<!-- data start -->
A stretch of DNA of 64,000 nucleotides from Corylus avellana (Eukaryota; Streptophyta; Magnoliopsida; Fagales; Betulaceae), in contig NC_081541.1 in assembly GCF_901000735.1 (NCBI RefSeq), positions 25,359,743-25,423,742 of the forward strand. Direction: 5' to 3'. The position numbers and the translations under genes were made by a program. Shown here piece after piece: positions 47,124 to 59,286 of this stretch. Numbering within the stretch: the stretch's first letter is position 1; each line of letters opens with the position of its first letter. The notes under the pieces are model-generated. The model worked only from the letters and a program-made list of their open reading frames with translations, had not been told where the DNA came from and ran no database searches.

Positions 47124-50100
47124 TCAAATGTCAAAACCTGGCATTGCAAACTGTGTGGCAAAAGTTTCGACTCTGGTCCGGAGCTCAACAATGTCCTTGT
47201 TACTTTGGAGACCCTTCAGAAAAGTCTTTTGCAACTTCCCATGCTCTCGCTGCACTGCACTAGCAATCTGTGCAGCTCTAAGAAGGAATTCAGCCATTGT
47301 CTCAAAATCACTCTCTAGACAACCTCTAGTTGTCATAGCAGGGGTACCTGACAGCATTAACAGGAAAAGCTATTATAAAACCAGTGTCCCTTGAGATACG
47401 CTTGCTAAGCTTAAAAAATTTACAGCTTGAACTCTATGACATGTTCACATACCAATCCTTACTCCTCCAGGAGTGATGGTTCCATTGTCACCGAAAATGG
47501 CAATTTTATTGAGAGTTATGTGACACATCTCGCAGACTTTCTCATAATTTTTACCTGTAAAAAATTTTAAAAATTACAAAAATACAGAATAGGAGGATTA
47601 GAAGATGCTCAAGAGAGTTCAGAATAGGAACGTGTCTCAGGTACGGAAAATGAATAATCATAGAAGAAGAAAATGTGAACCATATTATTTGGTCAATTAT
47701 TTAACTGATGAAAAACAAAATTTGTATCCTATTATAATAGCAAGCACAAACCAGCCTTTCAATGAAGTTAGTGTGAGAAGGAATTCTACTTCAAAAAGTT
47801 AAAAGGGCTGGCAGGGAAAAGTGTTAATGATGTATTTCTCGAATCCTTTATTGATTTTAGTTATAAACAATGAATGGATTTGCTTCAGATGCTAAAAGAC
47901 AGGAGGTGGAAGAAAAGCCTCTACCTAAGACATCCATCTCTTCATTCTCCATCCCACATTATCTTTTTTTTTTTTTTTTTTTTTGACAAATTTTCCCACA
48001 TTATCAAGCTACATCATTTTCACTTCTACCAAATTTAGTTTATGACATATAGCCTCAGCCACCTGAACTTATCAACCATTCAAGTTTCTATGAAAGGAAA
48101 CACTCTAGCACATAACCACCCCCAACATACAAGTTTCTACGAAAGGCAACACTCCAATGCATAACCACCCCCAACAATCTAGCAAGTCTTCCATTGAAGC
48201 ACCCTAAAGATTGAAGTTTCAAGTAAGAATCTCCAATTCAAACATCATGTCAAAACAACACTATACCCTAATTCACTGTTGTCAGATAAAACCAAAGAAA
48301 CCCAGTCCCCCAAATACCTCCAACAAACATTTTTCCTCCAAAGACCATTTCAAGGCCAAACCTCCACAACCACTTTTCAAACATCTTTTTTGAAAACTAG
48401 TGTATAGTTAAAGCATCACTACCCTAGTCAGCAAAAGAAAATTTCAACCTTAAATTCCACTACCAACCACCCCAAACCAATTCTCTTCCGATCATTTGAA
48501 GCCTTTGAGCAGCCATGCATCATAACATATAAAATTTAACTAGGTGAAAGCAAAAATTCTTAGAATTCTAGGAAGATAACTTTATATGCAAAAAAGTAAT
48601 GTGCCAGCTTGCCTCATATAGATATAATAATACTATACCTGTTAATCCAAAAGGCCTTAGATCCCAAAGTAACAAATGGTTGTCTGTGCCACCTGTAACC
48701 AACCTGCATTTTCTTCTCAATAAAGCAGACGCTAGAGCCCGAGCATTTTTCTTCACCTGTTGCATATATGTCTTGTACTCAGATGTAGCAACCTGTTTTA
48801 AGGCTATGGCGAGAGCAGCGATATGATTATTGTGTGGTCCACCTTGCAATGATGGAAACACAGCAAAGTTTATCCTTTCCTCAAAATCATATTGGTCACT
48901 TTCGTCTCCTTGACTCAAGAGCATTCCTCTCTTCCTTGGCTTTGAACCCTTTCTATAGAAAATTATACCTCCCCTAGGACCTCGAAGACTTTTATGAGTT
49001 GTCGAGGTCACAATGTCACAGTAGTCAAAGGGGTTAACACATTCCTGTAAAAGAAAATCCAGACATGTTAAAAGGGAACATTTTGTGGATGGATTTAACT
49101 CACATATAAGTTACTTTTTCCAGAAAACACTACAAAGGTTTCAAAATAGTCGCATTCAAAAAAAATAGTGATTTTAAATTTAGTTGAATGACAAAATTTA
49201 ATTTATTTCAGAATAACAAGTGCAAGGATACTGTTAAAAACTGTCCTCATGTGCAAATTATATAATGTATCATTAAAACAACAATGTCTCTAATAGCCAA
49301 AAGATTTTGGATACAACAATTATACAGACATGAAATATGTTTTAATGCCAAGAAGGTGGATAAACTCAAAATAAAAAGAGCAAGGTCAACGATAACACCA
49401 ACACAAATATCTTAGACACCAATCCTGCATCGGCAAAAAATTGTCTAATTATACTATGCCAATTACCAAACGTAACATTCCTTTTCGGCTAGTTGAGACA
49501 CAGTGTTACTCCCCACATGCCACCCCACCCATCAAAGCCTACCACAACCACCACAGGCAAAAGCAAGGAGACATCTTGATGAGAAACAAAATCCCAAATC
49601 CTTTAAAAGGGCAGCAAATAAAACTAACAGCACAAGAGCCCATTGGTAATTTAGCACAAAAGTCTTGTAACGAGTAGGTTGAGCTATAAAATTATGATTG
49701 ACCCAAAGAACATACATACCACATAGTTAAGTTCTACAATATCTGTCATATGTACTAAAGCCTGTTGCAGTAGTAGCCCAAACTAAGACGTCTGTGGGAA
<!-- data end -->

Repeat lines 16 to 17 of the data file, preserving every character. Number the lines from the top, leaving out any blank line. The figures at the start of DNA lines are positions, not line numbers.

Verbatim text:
48401 TGTATAGTTAAAGCATCACTACCCTAGTCAGCAAAAGAAAATTTCAACCTTAAATTCCACTACCAACCACCCCAAACCAATTCTCTTCCGATCATTTGAA
48501 GCCTTTGAGCAGCCATGCATCATAACATATAAAATTTAACTAGGTGAAAGCAAAAATTCTTAGAATTCTAGGAAGATAACTTTATATGCAAAAAAGTAAT